Circular economy

Would you wear a pineapple?

According to the World Resource Institute, approximately 20 pieces of clothing per person are manufactured a year. This means that there are an astounding 152 billion* articles of clothing manufactured annually (!). 

After making that rough calculation, I had to stop and think. Can it really be true? Well, go have a look in your closet and start counting. How many pairs of underwear do you have? What about socks? T-shirts? Let that sink in a second and the scale of the textiles industry suddenly comes to life.

With a growing global middle-class we can be sure that the demand for clothing (and many other goods) will continue to grow. 

On the other hand, there has been significant interest in the natural and ‘sustainable’ textiles industry. You’ve probably seen it yourself: it’s much easier to buy organic cotton clothing at H&M than ten years ago.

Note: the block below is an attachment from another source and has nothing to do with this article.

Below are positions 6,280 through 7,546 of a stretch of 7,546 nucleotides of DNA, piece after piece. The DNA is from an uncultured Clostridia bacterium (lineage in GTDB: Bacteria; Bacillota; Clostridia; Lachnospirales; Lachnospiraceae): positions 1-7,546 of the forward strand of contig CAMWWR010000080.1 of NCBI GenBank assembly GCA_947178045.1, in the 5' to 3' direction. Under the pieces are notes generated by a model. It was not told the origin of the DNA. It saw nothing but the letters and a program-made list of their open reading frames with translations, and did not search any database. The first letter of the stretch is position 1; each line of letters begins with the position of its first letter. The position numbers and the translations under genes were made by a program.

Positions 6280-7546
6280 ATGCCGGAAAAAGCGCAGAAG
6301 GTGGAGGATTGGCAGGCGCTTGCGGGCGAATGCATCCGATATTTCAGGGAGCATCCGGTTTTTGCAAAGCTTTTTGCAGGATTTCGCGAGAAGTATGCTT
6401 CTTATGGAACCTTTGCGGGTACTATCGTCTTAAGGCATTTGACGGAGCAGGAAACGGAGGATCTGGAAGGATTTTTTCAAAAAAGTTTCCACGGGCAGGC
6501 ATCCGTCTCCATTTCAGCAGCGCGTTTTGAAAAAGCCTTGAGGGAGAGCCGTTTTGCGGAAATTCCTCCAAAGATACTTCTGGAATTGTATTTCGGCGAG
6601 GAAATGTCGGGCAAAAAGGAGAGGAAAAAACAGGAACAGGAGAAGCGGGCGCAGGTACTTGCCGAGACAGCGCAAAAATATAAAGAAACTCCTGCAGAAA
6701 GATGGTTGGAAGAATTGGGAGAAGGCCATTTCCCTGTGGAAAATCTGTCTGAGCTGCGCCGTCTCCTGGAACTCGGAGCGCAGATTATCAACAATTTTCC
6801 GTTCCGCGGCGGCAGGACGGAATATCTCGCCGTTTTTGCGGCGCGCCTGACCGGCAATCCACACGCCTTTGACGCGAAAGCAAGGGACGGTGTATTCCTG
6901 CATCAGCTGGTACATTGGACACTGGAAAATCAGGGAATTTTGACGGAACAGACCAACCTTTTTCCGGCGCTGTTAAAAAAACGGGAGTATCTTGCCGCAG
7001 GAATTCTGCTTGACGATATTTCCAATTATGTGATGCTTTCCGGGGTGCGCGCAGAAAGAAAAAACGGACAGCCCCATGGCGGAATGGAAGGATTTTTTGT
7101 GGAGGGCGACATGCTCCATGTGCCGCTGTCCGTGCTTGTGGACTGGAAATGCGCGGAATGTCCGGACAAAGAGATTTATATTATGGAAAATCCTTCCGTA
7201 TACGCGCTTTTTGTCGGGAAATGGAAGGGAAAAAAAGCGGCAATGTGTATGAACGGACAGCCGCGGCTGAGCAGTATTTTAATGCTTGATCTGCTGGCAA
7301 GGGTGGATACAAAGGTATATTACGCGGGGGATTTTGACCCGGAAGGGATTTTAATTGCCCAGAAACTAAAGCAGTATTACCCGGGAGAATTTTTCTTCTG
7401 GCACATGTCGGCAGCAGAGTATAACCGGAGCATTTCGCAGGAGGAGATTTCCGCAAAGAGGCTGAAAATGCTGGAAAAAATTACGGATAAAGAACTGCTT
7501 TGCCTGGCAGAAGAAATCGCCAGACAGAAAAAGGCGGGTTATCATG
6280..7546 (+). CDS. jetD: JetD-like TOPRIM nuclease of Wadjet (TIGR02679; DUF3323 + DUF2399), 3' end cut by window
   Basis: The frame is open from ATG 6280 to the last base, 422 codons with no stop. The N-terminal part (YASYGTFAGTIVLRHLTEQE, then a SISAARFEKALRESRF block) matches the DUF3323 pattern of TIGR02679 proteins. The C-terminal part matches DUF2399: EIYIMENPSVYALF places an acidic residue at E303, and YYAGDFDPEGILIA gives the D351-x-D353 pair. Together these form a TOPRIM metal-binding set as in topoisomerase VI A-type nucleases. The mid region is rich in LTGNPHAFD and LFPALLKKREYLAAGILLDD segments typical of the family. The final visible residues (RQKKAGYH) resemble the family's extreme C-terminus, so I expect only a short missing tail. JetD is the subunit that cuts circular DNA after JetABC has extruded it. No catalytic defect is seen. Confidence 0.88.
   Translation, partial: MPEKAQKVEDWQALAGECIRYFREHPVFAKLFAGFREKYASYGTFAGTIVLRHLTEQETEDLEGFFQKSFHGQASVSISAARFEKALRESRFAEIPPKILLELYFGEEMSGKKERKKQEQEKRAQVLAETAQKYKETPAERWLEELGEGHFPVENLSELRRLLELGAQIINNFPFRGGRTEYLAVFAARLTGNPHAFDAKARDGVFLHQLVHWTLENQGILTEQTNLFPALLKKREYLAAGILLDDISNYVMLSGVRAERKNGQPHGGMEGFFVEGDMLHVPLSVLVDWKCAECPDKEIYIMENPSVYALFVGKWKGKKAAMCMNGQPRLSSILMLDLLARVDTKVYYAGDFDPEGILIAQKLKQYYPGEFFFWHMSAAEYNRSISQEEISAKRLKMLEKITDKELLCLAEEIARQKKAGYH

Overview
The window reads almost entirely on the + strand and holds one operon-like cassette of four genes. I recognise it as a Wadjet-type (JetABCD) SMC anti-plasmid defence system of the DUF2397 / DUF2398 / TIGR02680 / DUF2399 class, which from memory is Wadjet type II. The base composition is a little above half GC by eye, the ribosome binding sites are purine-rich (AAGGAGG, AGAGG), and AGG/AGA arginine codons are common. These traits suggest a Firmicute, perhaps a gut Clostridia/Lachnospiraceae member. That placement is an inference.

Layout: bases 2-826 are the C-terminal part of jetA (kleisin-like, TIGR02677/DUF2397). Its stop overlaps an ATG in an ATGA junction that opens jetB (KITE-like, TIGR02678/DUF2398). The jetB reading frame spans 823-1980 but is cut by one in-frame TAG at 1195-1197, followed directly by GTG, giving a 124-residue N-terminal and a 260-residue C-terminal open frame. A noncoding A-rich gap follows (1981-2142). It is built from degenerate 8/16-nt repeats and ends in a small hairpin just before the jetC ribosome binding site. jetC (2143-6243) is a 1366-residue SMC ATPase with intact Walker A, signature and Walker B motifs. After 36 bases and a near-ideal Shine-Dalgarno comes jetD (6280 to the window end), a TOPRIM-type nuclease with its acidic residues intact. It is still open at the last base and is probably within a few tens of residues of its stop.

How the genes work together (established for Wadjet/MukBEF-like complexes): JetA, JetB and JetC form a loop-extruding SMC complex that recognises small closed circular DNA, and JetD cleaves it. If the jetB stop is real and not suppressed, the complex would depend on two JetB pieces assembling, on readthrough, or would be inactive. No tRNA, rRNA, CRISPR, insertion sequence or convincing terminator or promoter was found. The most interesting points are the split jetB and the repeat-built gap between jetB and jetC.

But there are still a few caveats here (and I am not even getting into the social aspects of the textiles industry!). One of the major issues here is that we need land to grow these materials. Land that could have otherwise be used for other purposes. 

Piñatex is an interesting solution to this conundrum. The fibre is the byproduct of existing pineapple agriculture systems, and their use creates an additional income stream for farming communities. Approximately 16 pineapple plants make one square metre of Piñatex.

What’s even more interesting is that this is not new. Pineapple fibres have been used to make clothing in the Philippines since the time that they were brought from South America by the Spanish. Sometimes you need to look back in order to move forward.

*Based on the assumption that 20 pieces of clothing are produced for each of the 7.6 billion people inhabiting this world.

 

Pineapples in a Tanzania market place
A mountain of pineapples at a Dar es Salaam fresh produce market

 

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